Lack of Oxygen: Preventable medical errors can include instances of oxygen deprivation. Diminished oxygen supply to the brain can cause impairments in several carnal functions, impacting your cognitive, physical, and psychological capabilities. Within minutes of the oxygen supply being cut off, damage begins to occur as sensitive brain cells begin to die off. A continued lack of oxygen can cause seizures, coma, and brain death in the patient.

Here are a few other reasons a traumatic brain injury may occur:

  • Failing to timely diagnose conditions such as strokes, heart attacks, a pulmonary embolism, or aneurysm.
  • Excessive bleeding during a procedure resulting in decreased oxygenation.
  • Missing a brain bleed.
  • Abuse (a common cause of injury in nursing homes)
  • Birth trauma (causing injury to newborn babies)
  • Medication errors (incorrect dosage, or incorrect medications)

Patient/Doctor trust is a complicated, multidimensional construct. Many impart their absolute trust in their physician, because they’re the expert. Most patients do this without any prior knowledge of success rate or competence. But maybe it’s time to start asking more questions.

A doctor scribbles down notes while discussing results to patient.

A Story Of Medical Malpractice 

Steven Olsen is a brain injury survivor, but unfortunately he’s also blind and brain-damaged. While hiking with his family, at the age of two, he fell on a stick.

Under the family’s managed care plan, the hospital pumped Steven with a slew of steroids and sent him home. Steven’s parents requested a CAT scan because they knew Steven wasn’t well but they’d didn’t get their wish. The following day Steven came back to the hospital comatose. The reason? A growing brain abscess.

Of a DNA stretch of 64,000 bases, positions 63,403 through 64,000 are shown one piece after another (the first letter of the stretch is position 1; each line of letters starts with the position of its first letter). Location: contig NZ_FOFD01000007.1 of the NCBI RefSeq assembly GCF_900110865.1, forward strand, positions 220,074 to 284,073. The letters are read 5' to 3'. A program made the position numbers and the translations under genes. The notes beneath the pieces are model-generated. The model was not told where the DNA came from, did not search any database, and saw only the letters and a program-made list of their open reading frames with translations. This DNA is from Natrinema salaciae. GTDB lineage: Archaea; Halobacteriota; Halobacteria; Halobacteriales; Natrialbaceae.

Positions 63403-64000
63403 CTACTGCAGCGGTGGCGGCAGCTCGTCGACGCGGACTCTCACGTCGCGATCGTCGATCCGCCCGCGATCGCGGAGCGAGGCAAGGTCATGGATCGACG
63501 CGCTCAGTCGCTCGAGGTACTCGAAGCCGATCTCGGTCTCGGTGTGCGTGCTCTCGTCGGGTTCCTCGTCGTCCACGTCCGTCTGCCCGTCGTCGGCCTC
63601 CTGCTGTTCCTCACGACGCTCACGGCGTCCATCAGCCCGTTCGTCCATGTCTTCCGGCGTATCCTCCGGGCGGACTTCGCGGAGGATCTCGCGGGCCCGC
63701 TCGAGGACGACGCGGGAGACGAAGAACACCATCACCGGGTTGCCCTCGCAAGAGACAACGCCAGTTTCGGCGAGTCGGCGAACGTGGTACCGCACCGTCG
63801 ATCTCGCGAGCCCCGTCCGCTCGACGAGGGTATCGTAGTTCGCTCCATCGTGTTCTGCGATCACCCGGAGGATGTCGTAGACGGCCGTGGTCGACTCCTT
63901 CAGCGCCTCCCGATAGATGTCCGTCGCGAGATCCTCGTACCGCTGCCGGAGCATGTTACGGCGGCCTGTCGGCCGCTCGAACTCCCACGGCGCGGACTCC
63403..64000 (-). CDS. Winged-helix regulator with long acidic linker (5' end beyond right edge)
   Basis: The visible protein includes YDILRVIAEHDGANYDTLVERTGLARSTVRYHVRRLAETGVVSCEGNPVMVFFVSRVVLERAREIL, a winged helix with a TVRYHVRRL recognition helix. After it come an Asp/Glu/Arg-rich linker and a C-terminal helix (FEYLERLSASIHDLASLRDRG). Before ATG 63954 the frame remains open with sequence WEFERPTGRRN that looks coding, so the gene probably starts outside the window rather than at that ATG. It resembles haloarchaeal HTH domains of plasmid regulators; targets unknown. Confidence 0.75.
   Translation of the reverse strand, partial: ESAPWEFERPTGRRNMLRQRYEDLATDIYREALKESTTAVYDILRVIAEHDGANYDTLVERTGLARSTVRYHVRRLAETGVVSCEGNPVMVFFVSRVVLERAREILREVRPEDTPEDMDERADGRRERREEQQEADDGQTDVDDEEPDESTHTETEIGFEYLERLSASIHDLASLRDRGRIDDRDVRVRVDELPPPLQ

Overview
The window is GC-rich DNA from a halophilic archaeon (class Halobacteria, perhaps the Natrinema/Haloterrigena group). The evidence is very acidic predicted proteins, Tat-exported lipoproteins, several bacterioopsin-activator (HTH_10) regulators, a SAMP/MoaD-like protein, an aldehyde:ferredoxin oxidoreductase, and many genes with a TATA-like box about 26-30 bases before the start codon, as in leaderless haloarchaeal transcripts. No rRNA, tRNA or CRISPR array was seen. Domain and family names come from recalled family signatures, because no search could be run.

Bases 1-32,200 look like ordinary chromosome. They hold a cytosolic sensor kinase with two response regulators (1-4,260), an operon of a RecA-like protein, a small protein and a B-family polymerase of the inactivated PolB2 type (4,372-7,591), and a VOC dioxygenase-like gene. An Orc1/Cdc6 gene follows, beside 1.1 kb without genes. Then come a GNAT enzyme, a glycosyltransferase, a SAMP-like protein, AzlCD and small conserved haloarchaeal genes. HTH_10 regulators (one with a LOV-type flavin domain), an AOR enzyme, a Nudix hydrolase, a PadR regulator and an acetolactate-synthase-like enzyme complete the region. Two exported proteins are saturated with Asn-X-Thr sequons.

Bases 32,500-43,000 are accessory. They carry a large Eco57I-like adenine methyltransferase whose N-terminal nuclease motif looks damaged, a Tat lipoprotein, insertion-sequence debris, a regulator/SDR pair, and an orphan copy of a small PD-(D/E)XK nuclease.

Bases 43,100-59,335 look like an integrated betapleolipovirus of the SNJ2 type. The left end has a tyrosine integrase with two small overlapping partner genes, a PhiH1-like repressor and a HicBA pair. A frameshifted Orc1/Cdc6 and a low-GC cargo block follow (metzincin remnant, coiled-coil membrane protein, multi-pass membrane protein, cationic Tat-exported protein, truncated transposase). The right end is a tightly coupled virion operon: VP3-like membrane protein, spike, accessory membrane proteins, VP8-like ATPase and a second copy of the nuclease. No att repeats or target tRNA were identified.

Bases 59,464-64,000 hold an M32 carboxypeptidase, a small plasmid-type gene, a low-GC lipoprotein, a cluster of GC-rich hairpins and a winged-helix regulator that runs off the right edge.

At trial, medical experts testified that had Steven had the CAT scan, further damage could have been prevented. The scan would have detected the brain abscess and it’s possible Steven wouldn’t have lost his eyesight and may not have developed cerebral palsy. 

Like a brain abscess, certain diseases can cause brain damage on their own, but without proper attention things quickly worsen. Here are a few other conditions that can also result in brain damage:

  • Abscesses
  • Cerebral cysticercosis
  • Encephalitis
  • Meningitis
  • Mumps
  • Myelitis
  • Toxoplasmosis
  • Trichinosis
  • Rubella
  • Rabies

This is yet another reason that receiving a correct and prompt diagnosis is vital. If you or your loved one is a victim of brain damage within a medical setting, contact our office. Together with a brain damage lawyer you can pursue a brain injury claim.

What To Look For If You Suspect Brain Damage 

Brain damage can come in many forms. Here’s an outline of what to look for if you suspect brain damage in a loved one or even yourself:

Thinking – A person with brain injury may struggle with memory and reasoning.

Sensation – Brain damage may cause a person to struggle with balance, vision, and hearing.